Now, in absolute seriousness... about 5 years ago, an older gentleman that lived near my dad found out I was a drummer. I came to visit my dad and walked into his living room to the sight of all of this gentleman's drum gear, which he decided to gift to me, never having even met me before. He was clearing out his possessions, and getting rid of everything but his little red sports car! He said it was a relief for him to know that his wife wouldn't have to deal with his old drums. He left it with me with the instructions to use what I wanted, and sell or get rid of anything I didn't have use for.

He later asked if he could borrow a snare drum back to play some brushes and a drum roll for an event. I gave him back his Supra and a really nice Sonor snare stand of mine.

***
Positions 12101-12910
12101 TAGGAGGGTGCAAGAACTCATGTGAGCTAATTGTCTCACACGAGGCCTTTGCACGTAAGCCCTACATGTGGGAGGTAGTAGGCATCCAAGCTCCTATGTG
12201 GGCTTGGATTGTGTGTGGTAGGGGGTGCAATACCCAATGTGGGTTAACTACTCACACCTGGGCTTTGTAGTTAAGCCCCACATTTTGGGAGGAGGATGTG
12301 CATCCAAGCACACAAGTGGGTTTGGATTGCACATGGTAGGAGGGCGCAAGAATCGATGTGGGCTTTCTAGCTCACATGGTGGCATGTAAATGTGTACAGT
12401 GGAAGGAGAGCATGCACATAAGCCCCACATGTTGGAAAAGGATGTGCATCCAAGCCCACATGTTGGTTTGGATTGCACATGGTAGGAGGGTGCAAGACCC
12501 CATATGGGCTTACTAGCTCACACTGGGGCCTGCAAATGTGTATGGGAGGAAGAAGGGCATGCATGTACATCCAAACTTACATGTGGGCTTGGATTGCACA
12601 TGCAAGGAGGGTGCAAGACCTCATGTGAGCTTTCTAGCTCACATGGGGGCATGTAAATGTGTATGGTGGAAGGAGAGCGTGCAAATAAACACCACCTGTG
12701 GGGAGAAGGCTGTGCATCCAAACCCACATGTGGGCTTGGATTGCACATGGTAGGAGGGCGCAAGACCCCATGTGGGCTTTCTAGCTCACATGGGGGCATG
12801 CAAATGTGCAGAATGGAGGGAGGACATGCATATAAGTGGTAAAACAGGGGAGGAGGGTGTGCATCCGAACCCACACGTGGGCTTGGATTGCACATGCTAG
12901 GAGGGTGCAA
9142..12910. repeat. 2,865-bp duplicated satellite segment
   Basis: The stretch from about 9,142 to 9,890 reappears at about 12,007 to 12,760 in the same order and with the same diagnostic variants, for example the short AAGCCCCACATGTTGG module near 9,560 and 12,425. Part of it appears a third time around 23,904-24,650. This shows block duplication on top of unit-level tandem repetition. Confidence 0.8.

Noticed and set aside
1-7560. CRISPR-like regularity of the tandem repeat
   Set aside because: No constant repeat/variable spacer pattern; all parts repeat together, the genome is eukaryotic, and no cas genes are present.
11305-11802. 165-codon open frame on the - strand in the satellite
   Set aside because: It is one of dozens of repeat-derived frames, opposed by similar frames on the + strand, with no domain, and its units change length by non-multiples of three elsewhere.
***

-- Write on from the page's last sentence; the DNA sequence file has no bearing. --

That gear is darn near priceless to me. There were two kits, an AMAZING sounding Swivo kit that I passed on to a good friend, who's using it with some of the top bluegrass cats in Nashville, and a totally gigged to death RB. I kept the RB, put bottom reso side hardware back on it, refinished it in nitro, and made it one of my main drum sets. I'll never part with those (or the 16" Zildjian "bop hats") that were with it! There's magic in those drums, and the generosity that got them to me.
 

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Spongebob

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Unique 1950s Gretsch 3ply 20-12-14-4x14

Don't like using the word "rare" too much but this set certainly would qualify.

Factory sizes consist of:
20 x 12 bass drum (obviously a special order and ultra rare)
12 x 8 ride tom
14 x 14 floor tom (was recovered by Precision Drums approx 18 years ago)
4 x 14 snare drum.